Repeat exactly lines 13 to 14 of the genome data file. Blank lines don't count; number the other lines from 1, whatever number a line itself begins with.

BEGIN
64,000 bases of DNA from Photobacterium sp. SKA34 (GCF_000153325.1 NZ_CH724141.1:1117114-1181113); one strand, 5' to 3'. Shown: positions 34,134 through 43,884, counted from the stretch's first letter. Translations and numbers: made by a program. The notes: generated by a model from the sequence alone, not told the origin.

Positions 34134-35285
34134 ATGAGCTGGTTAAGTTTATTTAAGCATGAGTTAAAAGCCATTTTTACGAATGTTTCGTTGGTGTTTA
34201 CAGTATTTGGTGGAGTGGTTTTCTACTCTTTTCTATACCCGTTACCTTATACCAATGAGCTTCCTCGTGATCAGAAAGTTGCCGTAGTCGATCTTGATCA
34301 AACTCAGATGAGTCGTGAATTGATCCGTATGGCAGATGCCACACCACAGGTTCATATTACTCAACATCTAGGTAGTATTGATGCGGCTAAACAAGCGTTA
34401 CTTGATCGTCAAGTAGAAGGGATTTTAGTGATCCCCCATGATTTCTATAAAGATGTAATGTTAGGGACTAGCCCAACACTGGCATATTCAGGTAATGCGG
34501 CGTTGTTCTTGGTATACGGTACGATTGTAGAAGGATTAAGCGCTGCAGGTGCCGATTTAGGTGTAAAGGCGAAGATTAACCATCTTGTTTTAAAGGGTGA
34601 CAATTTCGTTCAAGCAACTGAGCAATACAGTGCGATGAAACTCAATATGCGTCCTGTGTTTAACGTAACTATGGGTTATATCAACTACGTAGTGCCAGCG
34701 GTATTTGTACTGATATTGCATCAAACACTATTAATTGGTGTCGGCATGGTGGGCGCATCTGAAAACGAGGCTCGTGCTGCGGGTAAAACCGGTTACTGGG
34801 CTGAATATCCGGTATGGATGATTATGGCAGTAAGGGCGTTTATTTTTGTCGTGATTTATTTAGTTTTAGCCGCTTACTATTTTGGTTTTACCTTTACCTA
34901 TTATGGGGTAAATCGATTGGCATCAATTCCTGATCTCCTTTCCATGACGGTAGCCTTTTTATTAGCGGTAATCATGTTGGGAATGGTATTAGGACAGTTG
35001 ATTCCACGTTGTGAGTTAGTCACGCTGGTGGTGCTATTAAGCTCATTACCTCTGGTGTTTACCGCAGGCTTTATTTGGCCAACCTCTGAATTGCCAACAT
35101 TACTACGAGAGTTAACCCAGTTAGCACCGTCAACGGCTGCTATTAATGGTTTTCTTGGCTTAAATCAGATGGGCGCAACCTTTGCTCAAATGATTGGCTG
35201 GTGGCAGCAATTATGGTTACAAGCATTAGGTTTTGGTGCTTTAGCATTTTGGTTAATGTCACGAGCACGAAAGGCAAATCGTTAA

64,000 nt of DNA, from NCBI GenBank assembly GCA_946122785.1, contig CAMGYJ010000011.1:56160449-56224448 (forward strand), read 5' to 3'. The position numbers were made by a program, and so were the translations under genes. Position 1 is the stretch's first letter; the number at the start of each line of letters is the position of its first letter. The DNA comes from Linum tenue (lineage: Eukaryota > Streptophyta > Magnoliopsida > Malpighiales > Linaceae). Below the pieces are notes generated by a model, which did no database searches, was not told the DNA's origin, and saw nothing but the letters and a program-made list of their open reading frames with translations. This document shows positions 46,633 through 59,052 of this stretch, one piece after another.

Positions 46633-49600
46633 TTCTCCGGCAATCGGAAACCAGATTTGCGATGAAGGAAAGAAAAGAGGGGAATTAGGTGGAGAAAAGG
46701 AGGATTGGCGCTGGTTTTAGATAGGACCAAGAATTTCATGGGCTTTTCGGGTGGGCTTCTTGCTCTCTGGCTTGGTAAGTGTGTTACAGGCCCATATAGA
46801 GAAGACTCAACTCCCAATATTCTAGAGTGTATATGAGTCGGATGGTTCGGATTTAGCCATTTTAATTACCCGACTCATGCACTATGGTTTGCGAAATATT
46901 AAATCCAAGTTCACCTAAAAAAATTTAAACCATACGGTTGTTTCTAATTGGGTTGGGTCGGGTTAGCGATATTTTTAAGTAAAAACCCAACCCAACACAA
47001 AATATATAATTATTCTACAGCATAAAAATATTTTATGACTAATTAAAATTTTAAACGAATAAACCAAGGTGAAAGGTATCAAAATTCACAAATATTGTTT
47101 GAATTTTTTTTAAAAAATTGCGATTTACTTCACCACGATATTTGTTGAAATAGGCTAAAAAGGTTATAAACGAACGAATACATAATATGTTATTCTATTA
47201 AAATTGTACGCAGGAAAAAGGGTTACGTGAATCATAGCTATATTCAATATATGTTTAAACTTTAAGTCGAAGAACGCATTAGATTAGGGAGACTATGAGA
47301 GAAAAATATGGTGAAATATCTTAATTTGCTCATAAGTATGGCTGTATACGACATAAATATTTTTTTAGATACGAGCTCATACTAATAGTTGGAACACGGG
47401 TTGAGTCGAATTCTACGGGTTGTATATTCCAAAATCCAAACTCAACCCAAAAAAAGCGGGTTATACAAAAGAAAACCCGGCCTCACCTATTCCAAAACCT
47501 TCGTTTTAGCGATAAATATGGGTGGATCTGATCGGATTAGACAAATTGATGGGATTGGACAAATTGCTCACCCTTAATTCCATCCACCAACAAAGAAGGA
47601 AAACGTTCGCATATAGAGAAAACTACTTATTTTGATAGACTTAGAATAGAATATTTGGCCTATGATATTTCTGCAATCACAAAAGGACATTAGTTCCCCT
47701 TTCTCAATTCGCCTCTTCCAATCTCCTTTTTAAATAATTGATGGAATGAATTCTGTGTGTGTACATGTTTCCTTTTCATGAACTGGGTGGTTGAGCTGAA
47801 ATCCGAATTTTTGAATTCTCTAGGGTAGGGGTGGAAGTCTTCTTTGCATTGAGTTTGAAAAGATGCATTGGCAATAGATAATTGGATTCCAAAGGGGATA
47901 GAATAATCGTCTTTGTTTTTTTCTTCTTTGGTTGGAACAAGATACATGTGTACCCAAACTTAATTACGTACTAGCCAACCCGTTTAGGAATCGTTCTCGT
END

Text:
35101 TACTACGAGAGTTAACCCAGTTAGCACCGTCAACGGCTGCTATTAATGGTTTTCTTGGCTTAAATCAGATGGGCGCAACCTTTGCTCAAATGATTGGCTG
35201 GTGGCAGCAATTATGGTTACAAGCATTAGGTTTTGGTGCTTTAGCATTTTGGTTAATGTCACGAGCACGAAAGGCAAATCGTTAA